DC

Simo Knuuttila Mikko Yrjnsuuri

a conjunction in virtue of having granted all its conjuncts, and (b) One need not grant any part of a disjunction in virtue of having granted that disjunction.'6 Without entering the details of the contemporary discussion of this theory, it is easily realized that instead of operating with the intuitive idea of one matrix of answers, Swyneshed thinks that there are two columns, one for the position and relevant propositions, and one for irrelevant propositions. There is no traffic between these matrices, although an irrelevant proposition already discussed during the disputation can be given by the opponent as a second position and added into \hsposinan matrix.37 Like Kilvington, Swyneshed had in his mind the idea of an apriori fixed model or models which push the obligational disputations into the direction of real truthseeking dialogues. Neither of these different approaches was very influential. Most writers accepted the old rules. It seems that one philosophically valuable aspect of Obligationen was seen just in their capacity to treat questions of semantical relativity and other related topics, explicable by referring to the significance of the order in which propositions are discussed.

Propter concessionem partium copulativae non est copulativa concedenda nee propter concessionem disiunctivac est aliqua pars eius concedenda. Spade 1977, p. 257; see also Spade 1982, pp. 335-341, Spade, Three Theories, pp. 28-31, Stump 1981, pp. 135-143, 164-171. 37 Swyneshed often realizes that contradictories aie admitted in the same disputation. The idea that the members of a contradiction are in different matrices is easily seen from passages like as follows: Et sic contradictona infra tempus obligations forent concedenda. Et hoc est verum dum tarnen nullum contradictorium repugnans posito concedatur infra tempus obligations. Spade 1977, p. 274.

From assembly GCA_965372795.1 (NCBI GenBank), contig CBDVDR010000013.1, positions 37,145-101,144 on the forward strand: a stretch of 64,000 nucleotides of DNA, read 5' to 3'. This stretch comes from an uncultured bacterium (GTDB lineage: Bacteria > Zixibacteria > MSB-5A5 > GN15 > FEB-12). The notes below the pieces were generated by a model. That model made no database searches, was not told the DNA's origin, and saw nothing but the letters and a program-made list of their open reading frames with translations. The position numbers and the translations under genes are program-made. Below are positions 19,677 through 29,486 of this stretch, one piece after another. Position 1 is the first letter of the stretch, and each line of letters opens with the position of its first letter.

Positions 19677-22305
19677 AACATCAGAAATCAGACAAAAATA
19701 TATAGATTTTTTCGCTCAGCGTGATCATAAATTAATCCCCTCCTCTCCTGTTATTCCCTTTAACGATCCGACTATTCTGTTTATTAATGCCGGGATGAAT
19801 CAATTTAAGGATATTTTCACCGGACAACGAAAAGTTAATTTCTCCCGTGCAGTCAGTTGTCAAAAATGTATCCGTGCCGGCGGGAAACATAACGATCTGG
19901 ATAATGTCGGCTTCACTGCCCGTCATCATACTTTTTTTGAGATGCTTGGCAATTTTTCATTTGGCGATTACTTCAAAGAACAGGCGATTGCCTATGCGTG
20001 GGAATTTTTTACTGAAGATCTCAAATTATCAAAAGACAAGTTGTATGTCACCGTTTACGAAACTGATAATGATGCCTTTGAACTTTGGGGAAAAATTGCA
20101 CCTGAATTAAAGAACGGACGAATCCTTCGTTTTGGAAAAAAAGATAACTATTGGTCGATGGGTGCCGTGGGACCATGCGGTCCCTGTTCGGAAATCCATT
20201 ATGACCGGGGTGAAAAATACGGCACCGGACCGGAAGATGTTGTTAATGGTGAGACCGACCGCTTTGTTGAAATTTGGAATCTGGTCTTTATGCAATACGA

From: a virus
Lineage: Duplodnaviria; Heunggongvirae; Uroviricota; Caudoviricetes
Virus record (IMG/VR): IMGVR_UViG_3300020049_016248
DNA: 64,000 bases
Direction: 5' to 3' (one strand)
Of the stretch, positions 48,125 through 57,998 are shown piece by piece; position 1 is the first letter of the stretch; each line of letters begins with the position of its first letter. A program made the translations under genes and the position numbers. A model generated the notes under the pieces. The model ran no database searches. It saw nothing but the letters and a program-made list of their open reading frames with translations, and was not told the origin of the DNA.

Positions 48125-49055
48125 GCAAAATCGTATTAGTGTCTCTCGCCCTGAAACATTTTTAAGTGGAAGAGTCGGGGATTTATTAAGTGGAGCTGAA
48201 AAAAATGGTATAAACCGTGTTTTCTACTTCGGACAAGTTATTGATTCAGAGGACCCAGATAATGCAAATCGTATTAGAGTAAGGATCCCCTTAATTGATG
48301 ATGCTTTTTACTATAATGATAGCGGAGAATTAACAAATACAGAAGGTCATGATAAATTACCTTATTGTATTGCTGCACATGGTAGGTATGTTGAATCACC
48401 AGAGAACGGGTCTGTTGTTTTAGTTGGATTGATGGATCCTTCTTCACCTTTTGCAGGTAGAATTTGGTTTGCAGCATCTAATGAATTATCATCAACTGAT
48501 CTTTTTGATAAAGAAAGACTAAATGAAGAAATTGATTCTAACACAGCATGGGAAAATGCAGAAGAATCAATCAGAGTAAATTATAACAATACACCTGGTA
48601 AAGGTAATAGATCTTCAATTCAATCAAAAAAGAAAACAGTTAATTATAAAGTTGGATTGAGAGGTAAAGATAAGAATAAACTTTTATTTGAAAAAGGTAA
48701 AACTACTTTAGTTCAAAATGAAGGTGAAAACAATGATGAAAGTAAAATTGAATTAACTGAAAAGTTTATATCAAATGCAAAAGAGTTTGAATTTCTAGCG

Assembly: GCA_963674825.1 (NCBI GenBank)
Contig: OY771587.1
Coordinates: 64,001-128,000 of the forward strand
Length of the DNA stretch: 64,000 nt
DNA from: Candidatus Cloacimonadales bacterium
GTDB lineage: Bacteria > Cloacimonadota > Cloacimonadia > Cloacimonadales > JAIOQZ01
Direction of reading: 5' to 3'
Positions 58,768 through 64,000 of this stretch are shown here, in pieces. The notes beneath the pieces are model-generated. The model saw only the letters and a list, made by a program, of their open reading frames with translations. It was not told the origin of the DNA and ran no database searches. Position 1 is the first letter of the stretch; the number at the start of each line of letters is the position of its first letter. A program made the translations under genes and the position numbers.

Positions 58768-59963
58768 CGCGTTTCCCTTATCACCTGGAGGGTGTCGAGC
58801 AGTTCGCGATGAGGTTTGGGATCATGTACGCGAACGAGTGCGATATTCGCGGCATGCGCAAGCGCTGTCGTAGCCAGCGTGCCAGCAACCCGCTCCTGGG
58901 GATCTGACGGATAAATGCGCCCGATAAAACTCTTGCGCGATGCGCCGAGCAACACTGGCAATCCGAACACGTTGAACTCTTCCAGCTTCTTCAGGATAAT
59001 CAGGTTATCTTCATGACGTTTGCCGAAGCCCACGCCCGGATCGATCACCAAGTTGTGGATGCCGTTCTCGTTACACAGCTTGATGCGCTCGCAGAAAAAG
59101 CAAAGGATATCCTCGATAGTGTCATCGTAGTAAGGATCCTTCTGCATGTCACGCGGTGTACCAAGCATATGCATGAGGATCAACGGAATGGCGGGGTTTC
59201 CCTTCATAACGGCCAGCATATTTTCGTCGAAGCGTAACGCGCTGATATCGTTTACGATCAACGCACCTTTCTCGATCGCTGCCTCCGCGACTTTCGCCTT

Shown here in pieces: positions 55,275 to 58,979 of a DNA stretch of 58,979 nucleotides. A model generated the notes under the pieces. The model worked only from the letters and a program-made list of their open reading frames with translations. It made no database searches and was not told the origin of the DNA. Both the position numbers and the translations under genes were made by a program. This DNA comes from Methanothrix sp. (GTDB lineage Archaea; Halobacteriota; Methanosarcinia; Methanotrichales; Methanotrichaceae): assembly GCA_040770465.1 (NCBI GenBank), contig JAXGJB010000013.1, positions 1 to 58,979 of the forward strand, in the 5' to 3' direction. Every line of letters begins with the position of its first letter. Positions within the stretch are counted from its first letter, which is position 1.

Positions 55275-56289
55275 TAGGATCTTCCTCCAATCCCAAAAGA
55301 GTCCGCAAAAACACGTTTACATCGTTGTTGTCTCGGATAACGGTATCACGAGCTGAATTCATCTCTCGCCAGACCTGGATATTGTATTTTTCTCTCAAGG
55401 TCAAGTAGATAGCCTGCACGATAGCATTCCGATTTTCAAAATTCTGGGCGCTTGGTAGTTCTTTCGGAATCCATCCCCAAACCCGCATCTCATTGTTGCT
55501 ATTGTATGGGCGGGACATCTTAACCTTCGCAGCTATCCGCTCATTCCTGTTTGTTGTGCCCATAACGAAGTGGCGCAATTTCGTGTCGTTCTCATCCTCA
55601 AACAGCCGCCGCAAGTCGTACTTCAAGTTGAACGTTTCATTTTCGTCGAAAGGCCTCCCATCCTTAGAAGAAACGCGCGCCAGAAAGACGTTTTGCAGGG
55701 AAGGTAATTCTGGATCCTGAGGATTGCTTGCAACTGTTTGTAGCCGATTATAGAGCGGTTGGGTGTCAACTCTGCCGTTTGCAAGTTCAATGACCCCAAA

34

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EGBERT PETER Bos


Two Sopbistria-Tracts from about 1400 (Ms Cracow, Bibl. Jag. 686, ff. lra-79rb; ms Vienna, sterreichische Nationalbibl. VPL4785, ff. 233v-280v) I. Introduction One of the great merits of Konstanty Michalski's numerous books and articles was to bring to the attention of the scholarly world manuscripts containing texts that are relevant to the history of logic. Michalski studied the development of logic as part of the history of epistemology, and fourteenth century epistemology was one of his main interests. Medieval logicians whose works to this day have scarcely been edited or studied, e.g. Richard Brinkley (who was active as logician about 1350-1360)' or Richard Billingham (Fellow of Merton College in 1344-1361)2, were brought to life by the pioneering Polish scholar3. In the present contribution I would like to describe and discuss two tracts each preserved in a different manuscript, viz. one tract preserved in ms Cracow, Bibl. Jag. 686, ff. lra-79rb (henceforth: manuscript C) and the other in ms Vienna, sterreichische Nationalbibl. VPL 4785, ff. 233v-280v (henceforth: manuscript V). It must be noted beforehand, however, that my descriptions and discussions are not definitive and primarily meant to stimulate further research. The two tracts I shall discuss seem to belong to a specific genre, viz. the so-called <j0p/uria>-tracts of the late fourteenth and early fifteenth century. The conclusion of this paper will be that this genre consists of collections of questions on various well-known topics of the logica moderna such as the suppositio, significatif), signification propositions, complexe significabilia etcetera. These kind of sophistria-tracts aim, so the text say themselves, to construct and solve sophistic arguments.